Today in North America, Orthodox Jews are a small minority of all Jews, and Reform Jews are the largest denomination, although in Israel the Orthodox minority is much stronger and Reform Jews are a smaller minority. Reform Judaism began over 200 years ago. If Orthodox Rabbis had followed some of the teachings of Muhammad during his lifetime, Reform Judaism would have started almost 14 centuries ago. This is why I think of Muhammed as a prophet of Reform Judaism. In England Reform Judaism is called Liberal Judaism.
So following Prophet Muhammad’s teaching I neither believe nor disbelieve in the Qur’an. I do respect the Qur’an very much as a kindred revelation, first given to a kindred people, in a kindred language. In fact, the Arab people, the Arab language and the Muslim understanding of the unity of God are closer to my own people, language and concept of God than that of any other religious community on earth. Islam teaches clearly that God does not have just one people or one true religion. Rather, God chose not to create human beings as one nation or with only one religion so that each religion could compete with all the others in order to see which religion produces the highest percentage of moral and loving people; and which people best embody in their personal and communal lives the moral teachings of their prophet.
As it is written in the Qur’an [5.48] “For every one of you did We appoint a law and a way. If Allah had pleased He would have made you one people, but (He didn’t) that He might test you in what He gave you. Therefore compete with one another to hasten to virtuous deeds; for all return to Allah, so He will let you know that in which you differed.” This is a wonderful further development of the teaching of the Biblical prophet Micah (4:5) that in the end of days-the Messianic Age “All people will walk, each in the name of their own God, and we shall walk in the name of the Lord our God forever.”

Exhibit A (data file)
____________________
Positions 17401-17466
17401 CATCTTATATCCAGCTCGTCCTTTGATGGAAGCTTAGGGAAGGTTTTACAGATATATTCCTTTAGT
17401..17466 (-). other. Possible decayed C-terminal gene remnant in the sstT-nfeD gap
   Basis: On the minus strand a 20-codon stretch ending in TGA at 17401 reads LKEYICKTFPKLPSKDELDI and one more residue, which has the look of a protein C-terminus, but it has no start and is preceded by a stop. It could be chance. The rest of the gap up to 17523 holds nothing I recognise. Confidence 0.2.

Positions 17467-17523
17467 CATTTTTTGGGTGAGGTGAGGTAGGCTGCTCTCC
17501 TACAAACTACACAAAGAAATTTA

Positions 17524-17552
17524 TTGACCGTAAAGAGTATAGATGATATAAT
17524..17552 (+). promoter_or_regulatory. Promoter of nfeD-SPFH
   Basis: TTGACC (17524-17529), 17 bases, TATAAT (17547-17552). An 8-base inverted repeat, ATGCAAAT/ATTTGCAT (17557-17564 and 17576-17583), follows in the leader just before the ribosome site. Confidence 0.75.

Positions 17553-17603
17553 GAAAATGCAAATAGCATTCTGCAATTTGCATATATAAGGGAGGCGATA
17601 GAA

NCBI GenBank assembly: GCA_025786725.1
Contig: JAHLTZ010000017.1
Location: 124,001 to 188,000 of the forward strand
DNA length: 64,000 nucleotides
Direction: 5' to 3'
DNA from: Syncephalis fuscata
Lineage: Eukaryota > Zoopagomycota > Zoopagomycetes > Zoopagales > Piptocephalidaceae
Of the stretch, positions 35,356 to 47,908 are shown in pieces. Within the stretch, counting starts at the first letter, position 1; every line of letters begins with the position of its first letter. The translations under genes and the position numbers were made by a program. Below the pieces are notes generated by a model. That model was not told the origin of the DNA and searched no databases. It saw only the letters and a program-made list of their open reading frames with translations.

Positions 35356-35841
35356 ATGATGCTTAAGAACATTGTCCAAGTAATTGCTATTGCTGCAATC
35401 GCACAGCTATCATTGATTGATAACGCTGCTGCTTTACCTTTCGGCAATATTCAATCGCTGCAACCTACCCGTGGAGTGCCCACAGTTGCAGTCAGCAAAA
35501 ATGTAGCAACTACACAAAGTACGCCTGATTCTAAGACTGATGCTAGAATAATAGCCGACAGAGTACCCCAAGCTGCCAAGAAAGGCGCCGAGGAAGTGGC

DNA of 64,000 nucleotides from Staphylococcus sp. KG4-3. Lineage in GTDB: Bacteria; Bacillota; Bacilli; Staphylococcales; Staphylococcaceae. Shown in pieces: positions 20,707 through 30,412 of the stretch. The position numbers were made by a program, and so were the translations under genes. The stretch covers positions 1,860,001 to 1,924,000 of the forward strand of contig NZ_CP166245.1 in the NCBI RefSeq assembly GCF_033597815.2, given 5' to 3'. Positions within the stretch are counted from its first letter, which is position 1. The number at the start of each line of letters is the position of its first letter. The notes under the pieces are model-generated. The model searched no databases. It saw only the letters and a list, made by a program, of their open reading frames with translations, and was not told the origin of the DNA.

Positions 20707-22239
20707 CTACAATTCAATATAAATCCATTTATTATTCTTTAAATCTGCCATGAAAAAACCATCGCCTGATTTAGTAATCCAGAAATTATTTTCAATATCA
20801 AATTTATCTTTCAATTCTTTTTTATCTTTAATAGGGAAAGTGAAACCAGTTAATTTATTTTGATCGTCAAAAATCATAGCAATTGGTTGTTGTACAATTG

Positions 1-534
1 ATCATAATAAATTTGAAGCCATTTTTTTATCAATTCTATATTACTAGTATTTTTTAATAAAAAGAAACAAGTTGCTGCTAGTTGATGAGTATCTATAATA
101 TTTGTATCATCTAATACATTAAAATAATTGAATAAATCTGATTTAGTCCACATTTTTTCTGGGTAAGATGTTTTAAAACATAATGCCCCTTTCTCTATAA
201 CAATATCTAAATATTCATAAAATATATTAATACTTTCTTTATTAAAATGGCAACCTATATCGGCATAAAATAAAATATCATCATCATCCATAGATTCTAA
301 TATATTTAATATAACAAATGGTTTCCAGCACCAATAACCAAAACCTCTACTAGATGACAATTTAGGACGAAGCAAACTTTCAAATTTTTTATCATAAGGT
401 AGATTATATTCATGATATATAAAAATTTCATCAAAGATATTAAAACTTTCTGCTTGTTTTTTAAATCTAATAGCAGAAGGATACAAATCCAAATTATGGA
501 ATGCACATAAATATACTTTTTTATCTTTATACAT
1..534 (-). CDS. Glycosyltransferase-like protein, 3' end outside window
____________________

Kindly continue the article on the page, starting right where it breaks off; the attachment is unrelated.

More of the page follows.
As a Reform Rabbi I believe that Rabbis should modify Jewish traditions to prevent them from making religion too hard to practice. This is an important teaching in the Qur’an (7:157) and one that prophet Muhammad taught 12 centuries before the rise of Reform Judaism in the early 19th century. As Abu Huraira related: The Prophet said, “Religion is very easy and whoever overburdens himself in his religion will not be able to continue in that way. So you should not be extremists, but try to be near to perfection and receive the good tidings that you will be rewarded.” (Bukhari book 2 #38)
I believe the Qur’an and the Torah compliment each other, and why it is false and narrow minded to say that one contradicts the other. There are many differences between similar narrations in the Qur’an and in the Torah. For example, both the Qur’an and the Torah relate events concerning the oppression of the Jewish people in Egypt, and how God sent Moses/Musa to liberate the Jews from persecution by Fir’aun/Pharaoh. Christian missionaries, and so-called objective university professors, often point to the mention of Haman, a famous anti-semite who lived in Persia more than eight centuries after the Exodus, as an example of Muhammad’s ignorance of history. This is absurd.
The Qur’an mentions Haman to show that God has saved the Children of Israel from persecution by more than one Pharaoh and in more than one land. This is a statement of God’s enduring commitment to helping the weak and the oppressed. Let us read the passage together. “Now a man of the tribe of Levi married a Levite woman, and she became pregnant and gave birth to a son. When she saw that he was a fine child, she hid him for three months. But when she could hide him no longer, she got a basket for him and coated it with tar and pitch. Then she placed the child in it and put it among the reeds along the bank of the Nile. His sister stood at a distance to see what would happen to him.” (Exodus 2:1-4)